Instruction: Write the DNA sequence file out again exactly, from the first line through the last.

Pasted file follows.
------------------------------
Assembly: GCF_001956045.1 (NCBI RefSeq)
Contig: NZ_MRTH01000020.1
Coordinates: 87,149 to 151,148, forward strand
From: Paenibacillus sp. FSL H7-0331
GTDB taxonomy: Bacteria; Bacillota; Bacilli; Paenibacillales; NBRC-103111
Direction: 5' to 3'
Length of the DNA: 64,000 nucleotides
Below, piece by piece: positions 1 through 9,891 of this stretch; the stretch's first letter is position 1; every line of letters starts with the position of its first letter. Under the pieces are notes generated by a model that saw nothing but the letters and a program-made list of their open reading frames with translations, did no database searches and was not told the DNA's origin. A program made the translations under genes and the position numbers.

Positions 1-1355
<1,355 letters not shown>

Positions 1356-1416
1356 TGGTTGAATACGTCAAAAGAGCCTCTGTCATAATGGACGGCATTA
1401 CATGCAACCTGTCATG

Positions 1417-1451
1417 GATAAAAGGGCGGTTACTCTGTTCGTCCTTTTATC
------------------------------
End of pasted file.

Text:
Assembly: GCF_001956045.1 (NCBI RefSeq)
Contig: NZ_MRTH01000020.1
Coordinates: 87,149 to 151,148, forward strand
From: Paenibacillus sp. FSL H7-0331
GTDB taxonomy: Bacteria; Bacillota; Bacilli; Paenibacillales; NBRC-103111
Direction: 5' to 3'
Length of the DNA: 64,000 nucleotides
Below, piece by piece: positions 1 through 9,891 of this stretch; the stretch's first letter is position 1; every line of letters starts with the position of its first letter. Under the pieces are notes generated by a model that saw nothing but the letters and a program-made list of their open reading frames with translations, did no database searches and was not told the DNA's origin. A program made the translations under genes and the position numbers.

Positions 1-1355
<1,355 letters not shown>

Positions 1356-1416
1356 TGGTTGAATACGTCAAAAGAGCCTCTGTCATAATGGACGGCATTA
1401 CATGCAACCTGTCATG

Positions 1417-1451
1417 GATAAAAGGGCGGTTACTCTGTTCGTCCTTTTATC